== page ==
Artist: Hina Khan
Khan has created this large-scale pencil drawing as a response to the themes raised by Miriam O’Connor’s exhibition Tomorrow is Sunday. Khan and O’Connor developed a dialogue, sharing their perspectives on grief, intergenerational responsibilities, gendered labour and subverting patrilineal succession and expectations. Khan focused on the tree which features in O’Connor’s exhibition, entitled Leylandiic, which is described by O’Connor as ‘a foundation for all the other works and approaches that inform this project, holding everything together in protective, supportive and comforting way’.
Khan observes the significance of the tree in the other artists work, where she ‘found a new companionship in the tree, which is witness to all what has happened – observing, witnessing, listening to all, silently. Its presence is a companionship to a person in grief and somehow the person has also learned naturally to share that grief with the tree, which provides her with the spiritual and physical link between the past and present with a hope for future’.
Khan’s depiction of a tree represents a solid and unchanging presence, akin to the tree of life, despite humankind’s interventions into the land. The lifespan of the tree, over numerous generations, allows it to bear witness. Khan says: ‘we come and go but trees are there to record history physically and spiritually. I believe that trees are our spiritual mentors as they become one’s silent listener, responding spiritually to one’s queries and confusions with their profound silence and their overwhelming presence as comforter and provider. Trees give us strength, wisdom, beauty, protection, redemption and bounty’.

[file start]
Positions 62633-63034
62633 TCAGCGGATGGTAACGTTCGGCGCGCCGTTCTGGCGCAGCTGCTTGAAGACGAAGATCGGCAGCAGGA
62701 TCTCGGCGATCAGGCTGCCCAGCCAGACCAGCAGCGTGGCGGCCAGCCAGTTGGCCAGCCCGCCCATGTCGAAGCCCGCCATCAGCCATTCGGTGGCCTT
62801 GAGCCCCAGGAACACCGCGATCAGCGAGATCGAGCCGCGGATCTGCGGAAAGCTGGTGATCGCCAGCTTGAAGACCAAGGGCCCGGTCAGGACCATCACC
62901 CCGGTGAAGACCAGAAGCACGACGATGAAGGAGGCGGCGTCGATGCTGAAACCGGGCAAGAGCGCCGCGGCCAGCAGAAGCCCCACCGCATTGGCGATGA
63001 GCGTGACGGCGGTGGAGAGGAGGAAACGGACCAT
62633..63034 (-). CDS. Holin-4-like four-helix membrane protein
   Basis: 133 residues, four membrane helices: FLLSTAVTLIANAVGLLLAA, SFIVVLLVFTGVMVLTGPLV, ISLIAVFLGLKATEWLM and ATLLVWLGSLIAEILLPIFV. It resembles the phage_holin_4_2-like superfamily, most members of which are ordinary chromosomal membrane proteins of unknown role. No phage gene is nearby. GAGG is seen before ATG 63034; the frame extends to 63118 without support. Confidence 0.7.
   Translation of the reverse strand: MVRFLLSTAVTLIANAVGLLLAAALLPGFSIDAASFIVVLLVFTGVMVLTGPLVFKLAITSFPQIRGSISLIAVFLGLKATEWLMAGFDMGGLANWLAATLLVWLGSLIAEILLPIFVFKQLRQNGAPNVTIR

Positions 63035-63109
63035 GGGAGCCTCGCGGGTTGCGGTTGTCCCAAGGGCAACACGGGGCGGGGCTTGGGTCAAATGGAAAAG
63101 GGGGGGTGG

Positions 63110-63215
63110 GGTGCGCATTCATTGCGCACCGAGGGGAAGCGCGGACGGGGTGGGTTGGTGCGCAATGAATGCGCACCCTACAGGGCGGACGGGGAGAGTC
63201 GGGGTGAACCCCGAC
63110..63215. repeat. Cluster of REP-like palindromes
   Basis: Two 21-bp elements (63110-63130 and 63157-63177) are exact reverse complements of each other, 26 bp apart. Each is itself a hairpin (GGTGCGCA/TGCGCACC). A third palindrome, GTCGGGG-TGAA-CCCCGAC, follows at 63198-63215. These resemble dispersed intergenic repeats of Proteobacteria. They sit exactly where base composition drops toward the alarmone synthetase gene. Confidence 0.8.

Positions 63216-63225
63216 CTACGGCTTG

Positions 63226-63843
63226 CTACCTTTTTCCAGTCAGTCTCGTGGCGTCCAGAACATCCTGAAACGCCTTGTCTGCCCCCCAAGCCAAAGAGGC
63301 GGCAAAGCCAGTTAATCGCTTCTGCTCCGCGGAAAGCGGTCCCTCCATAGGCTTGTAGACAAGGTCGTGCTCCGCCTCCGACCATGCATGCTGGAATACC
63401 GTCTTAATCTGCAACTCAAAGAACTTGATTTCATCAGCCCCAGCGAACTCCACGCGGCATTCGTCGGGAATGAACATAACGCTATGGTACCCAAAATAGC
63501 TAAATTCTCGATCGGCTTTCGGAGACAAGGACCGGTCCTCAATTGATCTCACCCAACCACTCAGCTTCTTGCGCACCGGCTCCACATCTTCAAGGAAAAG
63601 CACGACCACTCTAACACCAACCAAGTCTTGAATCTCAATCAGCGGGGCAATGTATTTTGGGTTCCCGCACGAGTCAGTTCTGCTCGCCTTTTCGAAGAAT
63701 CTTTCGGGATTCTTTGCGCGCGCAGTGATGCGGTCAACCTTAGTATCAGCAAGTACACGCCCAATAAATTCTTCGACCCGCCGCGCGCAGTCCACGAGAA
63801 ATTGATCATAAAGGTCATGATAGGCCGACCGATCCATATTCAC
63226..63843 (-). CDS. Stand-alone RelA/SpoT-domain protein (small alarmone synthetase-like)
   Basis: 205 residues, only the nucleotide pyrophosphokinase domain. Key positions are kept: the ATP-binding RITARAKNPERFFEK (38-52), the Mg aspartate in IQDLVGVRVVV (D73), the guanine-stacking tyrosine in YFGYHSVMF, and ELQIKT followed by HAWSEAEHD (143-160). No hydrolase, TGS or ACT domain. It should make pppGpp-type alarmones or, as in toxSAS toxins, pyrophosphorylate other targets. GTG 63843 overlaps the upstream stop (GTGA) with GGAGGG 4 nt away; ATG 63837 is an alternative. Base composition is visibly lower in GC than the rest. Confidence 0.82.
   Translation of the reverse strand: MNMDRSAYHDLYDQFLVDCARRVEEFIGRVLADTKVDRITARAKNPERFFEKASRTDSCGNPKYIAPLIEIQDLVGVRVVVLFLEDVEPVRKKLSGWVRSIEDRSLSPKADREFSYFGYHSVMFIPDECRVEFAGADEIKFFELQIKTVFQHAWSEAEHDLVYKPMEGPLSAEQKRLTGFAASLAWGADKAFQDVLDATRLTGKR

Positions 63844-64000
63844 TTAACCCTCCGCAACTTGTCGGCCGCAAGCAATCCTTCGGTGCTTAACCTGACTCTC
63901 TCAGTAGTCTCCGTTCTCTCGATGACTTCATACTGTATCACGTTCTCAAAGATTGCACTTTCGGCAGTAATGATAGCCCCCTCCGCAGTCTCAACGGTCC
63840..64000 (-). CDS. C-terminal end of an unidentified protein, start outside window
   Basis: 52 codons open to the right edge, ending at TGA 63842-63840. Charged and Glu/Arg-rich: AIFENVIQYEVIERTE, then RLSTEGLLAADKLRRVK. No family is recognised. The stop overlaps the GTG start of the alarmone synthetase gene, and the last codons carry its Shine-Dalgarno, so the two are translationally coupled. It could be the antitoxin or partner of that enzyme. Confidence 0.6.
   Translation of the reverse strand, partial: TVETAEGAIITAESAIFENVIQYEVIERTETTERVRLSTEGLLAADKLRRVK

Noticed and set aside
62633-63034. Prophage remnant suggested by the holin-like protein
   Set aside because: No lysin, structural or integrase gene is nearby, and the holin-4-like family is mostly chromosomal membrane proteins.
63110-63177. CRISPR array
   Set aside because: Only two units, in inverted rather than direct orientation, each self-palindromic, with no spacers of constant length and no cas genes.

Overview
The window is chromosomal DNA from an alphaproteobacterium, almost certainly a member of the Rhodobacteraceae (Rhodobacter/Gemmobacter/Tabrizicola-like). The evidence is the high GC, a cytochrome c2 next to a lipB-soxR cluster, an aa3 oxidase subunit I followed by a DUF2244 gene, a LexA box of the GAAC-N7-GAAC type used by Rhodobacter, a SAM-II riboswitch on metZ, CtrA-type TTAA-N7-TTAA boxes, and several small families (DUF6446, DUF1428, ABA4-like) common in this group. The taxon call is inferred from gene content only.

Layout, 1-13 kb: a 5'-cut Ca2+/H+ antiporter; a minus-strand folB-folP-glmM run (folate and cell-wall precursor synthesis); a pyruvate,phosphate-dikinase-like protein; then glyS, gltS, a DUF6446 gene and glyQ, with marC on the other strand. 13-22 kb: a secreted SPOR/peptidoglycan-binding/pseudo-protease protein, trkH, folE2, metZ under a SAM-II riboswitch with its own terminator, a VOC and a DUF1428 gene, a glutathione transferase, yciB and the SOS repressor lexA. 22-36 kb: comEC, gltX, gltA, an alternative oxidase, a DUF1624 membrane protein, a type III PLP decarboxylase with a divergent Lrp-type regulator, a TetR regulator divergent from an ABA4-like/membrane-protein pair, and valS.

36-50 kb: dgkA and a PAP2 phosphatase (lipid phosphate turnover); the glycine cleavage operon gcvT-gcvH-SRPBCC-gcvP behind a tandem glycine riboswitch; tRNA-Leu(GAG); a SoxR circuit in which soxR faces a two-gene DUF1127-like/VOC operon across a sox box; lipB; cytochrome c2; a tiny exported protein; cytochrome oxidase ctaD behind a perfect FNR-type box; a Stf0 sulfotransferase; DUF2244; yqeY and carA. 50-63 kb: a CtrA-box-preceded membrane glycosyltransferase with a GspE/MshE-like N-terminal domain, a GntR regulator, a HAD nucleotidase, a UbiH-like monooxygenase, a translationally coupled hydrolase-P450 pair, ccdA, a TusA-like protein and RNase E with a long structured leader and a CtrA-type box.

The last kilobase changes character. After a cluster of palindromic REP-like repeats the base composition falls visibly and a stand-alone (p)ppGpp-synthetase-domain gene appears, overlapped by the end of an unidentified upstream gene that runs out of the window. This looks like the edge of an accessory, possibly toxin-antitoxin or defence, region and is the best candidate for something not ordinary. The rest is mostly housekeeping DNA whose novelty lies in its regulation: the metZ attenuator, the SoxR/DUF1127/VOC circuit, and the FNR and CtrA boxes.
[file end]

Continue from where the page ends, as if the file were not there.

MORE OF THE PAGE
Hina was born in born in Pakistan in 1980 and completed an MFA, majoring in Miniature Painting from Pakistan. Hina’s work uses a mixture of traditional and innovative techniques in miniatures. She portrays social issues, immigration, humanitarian crises like prostitution, gender discrimination, gender restrictions, trauma, child abuse and killing in her work.
Hina uses miniature in her work as the intricacy and delicacy of the brushwork has a unique identity. Hina’s work began as a mixture of traditional and contemporary miniature and her practice has now expanded to include small and large-scale installation, videos and 3D.
According to Hina ‘My work is a constant search for the best way to interpret ideas and to express my own ideologies through symbolism. I am creating a dialogue through my art. My art is a reflection of inner connection, and how immigrants and nomadic artists are a part of this land. Migration is deeply rooted in my blood. I have carried two cultures, one from where I was born and the other is this culture where I am trying to re-root myself. Sometimes a situation is not in our control, but life always takes us on different voyages. This journey has built up a constant transition in my art, personality, and in terms of experimentation, enabling me to evolve my artistic practice.’
Hina has participated in number of groups shows in Pakistan from 2002 to 2011. Hina came to Ireland in 2015 and participated in a number of exhibitions in Dublin, Laois, Mayo, and Cork. Hina was awarded several residencies with Fire Station Arts Center, Create Ireland, West Cork Art Center and Cow House Studio and has displayed solo exhibitions at Ballina Art Center, Mayo, and Stradbally Art house, Laois.
Hina’s art pieces are held in the permanent collection of The Arts Council of Ireland. She is the recipient of several awards from The Arts Council of Ireland, Create Ireland, and from different counties. She is the recipient of an R&D award from Create Ireland in collaboration with Tomasz Madajezak under the mentorship of Jesse Jones and is also collaborating with filmmaker David Bickley. Currently she is preparing artworks for State of the Art: The Nation State as both Violator and Protector of Human Rights presented by Smashing Times International Centre for the Arts and Equality, funded by The Arts Council and is working on a solo show which will be displayed in the LHQ gallery in 2022.
Hina says that ‘as an artist, I am inspired by Sadequain, Michelangelo, Picasso, Frida Kahlo, Shahzia Sikander and Anselm Kiefer.’